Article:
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Point-Counterpoint: Downloading free music

By Caitlin Hall and Jason Poreda
Arizona Daily Wildcat
Thursday, September 4, 2003

Music pirating hurts everyone

Pirating: Say it out loud. Was ever such a comprehensive analogy so cleverly bound? There is, after all, no symbol so apt to sum up the modern day KaZaA-goer.

On the one hand, music downloaders are thieves, plain and simple. And we can all agree that filching the product of someone else's effort is wrong ÷ at least in the abstract.

Caitlin Hall

How quickly abstractions yield, however, to more palpable ÷ albeit digital ÷ temptations. As is turns out, downloaders aren't just stealing · they're stealing from the rich. And in so doing, they elicit undue sympathy ÷ because even the morally bankrupt underdog is the favorite in the fight.

So here's the situation: Our swashbuckling pseudo-heroes are marauding across the virtual landscape, amassing bootlegged booty at a jaw-dropping, sale-stopping rate. Deep ÷way deep ÷ down, the ravaged relic of a conscience tells us they deserve to be caught. Only problem is, we have trouble rooting for someone we find so much more detestable: the wealthy.

Here we arrive at the crux of the matter: Is it worse to be wrong, or rich? The answer to that question is the best indicator of whether our moral compass is functioning properly ÷ and it had better be, given that it's our only instrument with which to navigate the rough waters of intellectual and economic envy.

Illustration by Arnie Bermudez

After all, that's what this debate boils down to: downloaders feel that they are unable to afford the asking price for music, and that record companies can afford to essentially give it away. Downloaders need what labels and artists can produce, and ÷ in their minds ÷ that entitles them to take it.

What music pirates fail to realize, however, is that by hijacking the ship of someone else's talent, they lay claim to far more than the cargo on board. Every time they double-click on a file name, they are asserting the right to the mind, the money and the ability of the person who produced that seemingly trivial sound byte.

For that reason, the true spoils of the pirating battle are those of spoiled potential.

When those who are able to produce recognize that their effort isn't valued ÷ and the only index of value in a market economy is revenue ÷ they lose the impetus to offer the product of their labor. When that happens, everyone ÷ freeloading downloaders included ÷ loses along with them.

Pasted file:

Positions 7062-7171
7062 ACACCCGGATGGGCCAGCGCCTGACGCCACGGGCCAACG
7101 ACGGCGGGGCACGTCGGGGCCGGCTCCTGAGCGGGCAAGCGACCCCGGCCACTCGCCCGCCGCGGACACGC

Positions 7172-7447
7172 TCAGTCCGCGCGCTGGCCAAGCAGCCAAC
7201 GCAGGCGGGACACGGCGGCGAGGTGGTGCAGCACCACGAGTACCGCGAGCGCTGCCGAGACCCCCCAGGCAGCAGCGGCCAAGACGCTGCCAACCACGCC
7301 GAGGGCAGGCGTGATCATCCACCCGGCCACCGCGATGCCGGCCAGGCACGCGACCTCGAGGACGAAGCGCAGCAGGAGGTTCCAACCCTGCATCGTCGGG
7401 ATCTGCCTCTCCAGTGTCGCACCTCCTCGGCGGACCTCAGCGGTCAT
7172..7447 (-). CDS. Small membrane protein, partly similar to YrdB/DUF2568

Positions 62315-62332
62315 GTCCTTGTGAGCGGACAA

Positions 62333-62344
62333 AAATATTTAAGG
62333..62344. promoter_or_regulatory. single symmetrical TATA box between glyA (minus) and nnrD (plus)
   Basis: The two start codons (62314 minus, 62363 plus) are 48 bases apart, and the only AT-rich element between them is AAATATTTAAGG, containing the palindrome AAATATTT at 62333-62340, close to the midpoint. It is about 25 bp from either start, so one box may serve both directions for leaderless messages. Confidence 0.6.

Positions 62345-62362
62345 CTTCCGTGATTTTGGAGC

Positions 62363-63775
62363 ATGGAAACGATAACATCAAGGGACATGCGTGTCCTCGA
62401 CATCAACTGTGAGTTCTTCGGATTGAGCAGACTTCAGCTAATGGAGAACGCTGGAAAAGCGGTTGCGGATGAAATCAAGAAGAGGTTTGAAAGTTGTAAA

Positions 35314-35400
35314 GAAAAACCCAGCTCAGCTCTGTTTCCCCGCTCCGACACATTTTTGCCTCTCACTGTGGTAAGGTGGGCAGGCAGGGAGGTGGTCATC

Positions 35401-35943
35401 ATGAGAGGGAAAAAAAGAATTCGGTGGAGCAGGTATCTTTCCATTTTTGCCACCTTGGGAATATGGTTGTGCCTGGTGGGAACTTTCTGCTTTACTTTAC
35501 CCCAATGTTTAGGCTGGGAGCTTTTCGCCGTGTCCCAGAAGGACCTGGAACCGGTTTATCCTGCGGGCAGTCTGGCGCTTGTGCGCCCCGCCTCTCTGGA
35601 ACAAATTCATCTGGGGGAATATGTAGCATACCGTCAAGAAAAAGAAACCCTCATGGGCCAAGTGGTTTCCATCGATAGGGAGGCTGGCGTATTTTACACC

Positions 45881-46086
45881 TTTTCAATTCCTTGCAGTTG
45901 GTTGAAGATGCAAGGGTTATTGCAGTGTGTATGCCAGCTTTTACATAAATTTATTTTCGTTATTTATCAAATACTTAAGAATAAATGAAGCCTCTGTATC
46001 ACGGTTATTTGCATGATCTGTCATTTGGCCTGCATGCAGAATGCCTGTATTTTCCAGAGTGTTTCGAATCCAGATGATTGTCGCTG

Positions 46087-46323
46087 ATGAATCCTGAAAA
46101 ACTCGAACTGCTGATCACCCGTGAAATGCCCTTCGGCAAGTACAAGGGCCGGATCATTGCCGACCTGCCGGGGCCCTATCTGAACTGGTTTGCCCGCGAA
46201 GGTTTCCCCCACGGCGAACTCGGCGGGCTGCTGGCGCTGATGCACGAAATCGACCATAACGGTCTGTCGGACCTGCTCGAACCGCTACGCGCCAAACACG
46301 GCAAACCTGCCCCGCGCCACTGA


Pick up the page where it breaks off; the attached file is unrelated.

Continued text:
Caitlin Hall is a biochemistry and philosophy junior. She can be reached at

The future of music is file sharing

Watch out everyone: If the Recording Industry Association of America (RIAA) gets its way, you can kiss the happy days of sampling your favorite music over the internet goodbye. If they could, the RIAA would force everyone to wear exploding collars that detonate when they detect any of this "illegal" music, thus slowly eliminating innocent computer users and music lovers everywhere.

Jason Poreda

Although file sharing has been around for decades, high speed internet and programs like KaZaA, Napster and Morpheus have made it easier then ever before to download coveted songs and anything else you can think of. This is why the RIAA is cracking down and trying to correct what it says is costing the recording industry billions of dollars per year.

It has targeted those criminal masterminds whose terrible offence is listening to music. It is forcing universities, including the UA, to hand over the names of students cunning and daring enough to ÷ gasp ÷ listen to a new song and, even worse, share it with friends.

Does this sound hilariously stupid to anyone else? I'm not a business major, nor do I claim to have savvy business know-how, but it doesn't take Donald Trump to figure out the RIAA is stuck in another decade when records ruled. Now computers rule. They need to wake up to today's technology and welcome it with open arms, instead of undertaking a futile witch-hunt against those consumers who could drive their industry.

Word of mouth has always been the best way for new band to get big quick or to spread already popular music to new areas. File sharing is merely an extension of this process. Instead of telling your buddies about a great band you just heard, you can share it with them, no matter where they are in the world. What a novel and wonderful idea that is; it's a wonder that the RIAA doesn't agree.

Don't let them fool you! You know what you want, and it's not records and eight-track tapes! Fight for the future and continue to download with gusto. Keep using your mp3 players and burned CDs. Don't give in!

Jason Poreda is a political science and communication senior. He can be reached at

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